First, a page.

While shuttling family members back and forth to Lisbon for international flights, a 3-½ hour drive from Quinta do Tedo, I had an overnight in Portugal’s capital, an overdue opportunity to revisit different places of intriguing beauty and historic importance.
As a lover of ornate Manueline architecture, the Monastery of Jerónimos, is exemplary! Located near the shore of the Tejo river in Lisbon’s Belém parish, classified in 1983 as a UNESCO World Heritage Site, this imposing monastery calls out for a visit. Built in the late 1400s/early 1500s, as one of the 62 construction projects that King Manuel (hence the name Manueline) financed from hefty 5% taxes from the expanding spice trade with Africa and the Orient, the Jeronimos monastery reflects the glory of Portugal’s achievements during the Age of Discovery.
Manueline architecture is characterized by richly ornate architectural design, incorporating maritime elements and objects discovered during naval expeditions carved in sand-colored limestone. I arrived to the Jerónimos monastery in the late afternoon; the space of the building, the quiet ambiance typical of a religious place of prayer and the sun-drenched yet soft light make for a meditational experience. The complex Maneuline ornamentation is inspirational – how I would love to have been one of the stone carvers!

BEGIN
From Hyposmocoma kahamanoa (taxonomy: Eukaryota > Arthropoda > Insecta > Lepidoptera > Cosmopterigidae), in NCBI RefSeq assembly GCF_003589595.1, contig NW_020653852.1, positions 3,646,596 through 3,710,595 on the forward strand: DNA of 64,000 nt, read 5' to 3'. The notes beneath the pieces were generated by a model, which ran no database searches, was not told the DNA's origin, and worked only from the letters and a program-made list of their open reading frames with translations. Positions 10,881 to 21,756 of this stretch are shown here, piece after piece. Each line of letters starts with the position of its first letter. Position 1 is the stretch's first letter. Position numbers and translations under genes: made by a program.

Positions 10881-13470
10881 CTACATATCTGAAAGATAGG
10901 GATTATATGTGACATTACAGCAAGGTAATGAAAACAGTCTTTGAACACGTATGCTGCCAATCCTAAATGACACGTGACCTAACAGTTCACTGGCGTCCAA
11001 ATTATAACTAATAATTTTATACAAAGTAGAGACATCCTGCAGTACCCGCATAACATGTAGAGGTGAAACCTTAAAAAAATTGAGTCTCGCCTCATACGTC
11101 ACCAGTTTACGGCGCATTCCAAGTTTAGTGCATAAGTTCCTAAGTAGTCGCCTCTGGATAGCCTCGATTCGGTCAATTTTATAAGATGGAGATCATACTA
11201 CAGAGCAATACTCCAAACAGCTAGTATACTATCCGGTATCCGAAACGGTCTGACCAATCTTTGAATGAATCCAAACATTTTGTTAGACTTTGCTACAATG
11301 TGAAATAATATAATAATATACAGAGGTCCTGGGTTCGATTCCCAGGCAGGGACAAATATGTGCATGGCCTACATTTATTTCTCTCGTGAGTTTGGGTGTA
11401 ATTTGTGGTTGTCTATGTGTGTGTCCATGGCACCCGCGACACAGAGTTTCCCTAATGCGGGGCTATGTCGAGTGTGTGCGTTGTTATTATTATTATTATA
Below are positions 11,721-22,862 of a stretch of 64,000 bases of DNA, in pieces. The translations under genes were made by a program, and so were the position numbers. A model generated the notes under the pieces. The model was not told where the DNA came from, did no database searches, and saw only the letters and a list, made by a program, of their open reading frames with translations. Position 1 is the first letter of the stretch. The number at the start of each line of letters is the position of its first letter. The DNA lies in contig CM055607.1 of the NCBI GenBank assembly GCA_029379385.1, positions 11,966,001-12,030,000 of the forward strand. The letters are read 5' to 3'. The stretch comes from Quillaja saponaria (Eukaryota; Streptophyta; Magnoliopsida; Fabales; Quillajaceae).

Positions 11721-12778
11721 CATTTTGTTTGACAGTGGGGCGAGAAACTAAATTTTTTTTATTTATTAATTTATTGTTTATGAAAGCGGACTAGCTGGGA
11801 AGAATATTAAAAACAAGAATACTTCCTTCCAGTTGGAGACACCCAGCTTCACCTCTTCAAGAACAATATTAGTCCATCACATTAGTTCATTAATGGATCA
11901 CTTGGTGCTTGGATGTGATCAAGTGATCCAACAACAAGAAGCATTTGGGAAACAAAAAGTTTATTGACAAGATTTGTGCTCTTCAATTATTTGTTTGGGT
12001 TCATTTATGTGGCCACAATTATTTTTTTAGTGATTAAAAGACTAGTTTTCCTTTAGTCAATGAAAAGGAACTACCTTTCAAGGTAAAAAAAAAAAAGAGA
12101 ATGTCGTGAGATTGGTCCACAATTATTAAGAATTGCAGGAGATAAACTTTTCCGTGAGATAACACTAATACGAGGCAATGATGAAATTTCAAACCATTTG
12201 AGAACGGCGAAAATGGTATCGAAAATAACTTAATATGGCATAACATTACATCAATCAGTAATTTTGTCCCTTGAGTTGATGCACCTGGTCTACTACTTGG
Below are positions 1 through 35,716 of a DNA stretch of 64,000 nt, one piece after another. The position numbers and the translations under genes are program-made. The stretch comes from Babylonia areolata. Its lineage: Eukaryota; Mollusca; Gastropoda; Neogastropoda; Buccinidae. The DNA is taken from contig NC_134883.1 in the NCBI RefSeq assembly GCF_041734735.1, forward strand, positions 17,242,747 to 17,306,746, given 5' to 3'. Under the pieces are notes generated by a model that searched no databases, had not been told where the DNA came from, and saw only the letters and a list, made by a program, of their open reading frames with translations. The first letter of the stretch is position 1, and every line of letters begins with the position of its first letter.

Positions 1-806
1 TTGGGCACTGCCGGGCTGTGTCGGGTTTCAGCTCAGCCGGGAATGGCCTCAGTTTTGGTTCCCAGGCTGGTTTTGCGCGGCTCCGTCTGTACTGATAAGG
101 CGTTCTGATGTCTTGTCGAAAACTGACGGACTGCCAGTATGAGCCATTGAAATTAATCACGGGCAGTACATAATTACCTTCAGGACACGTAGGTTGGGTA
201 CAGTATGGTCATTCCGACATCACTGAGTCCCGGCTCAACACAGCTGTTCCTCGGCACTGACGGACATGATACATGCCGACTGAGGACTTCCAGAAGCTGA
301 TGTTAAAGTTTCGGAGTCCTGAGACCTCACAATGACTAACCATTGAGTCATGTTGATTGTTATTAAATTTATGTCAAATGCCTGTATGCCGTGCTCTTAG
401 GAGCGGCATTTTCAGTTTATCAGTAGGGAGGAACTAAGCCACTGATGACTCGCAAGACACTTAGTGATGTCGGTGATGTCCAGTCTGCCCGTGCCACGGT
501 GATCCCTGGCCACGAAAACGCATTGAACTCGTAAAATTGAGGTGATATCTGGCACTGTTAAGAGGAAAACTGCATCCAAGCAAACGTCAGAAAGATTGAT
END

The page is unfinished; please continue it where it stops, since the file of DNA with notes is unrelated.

I do hope that you will have the chance to visit the Jerónimos monastery, and remember to have a pastéis de natas (the Portuguese cream pastry dusted with cinnamon) at the famous Pastéis de Belém and to visit the Torre of Belém, another Manueline masterpiece, both close by. Portugal’s Age of Discovery landmarks are at your fingertips in lovely Lisbon.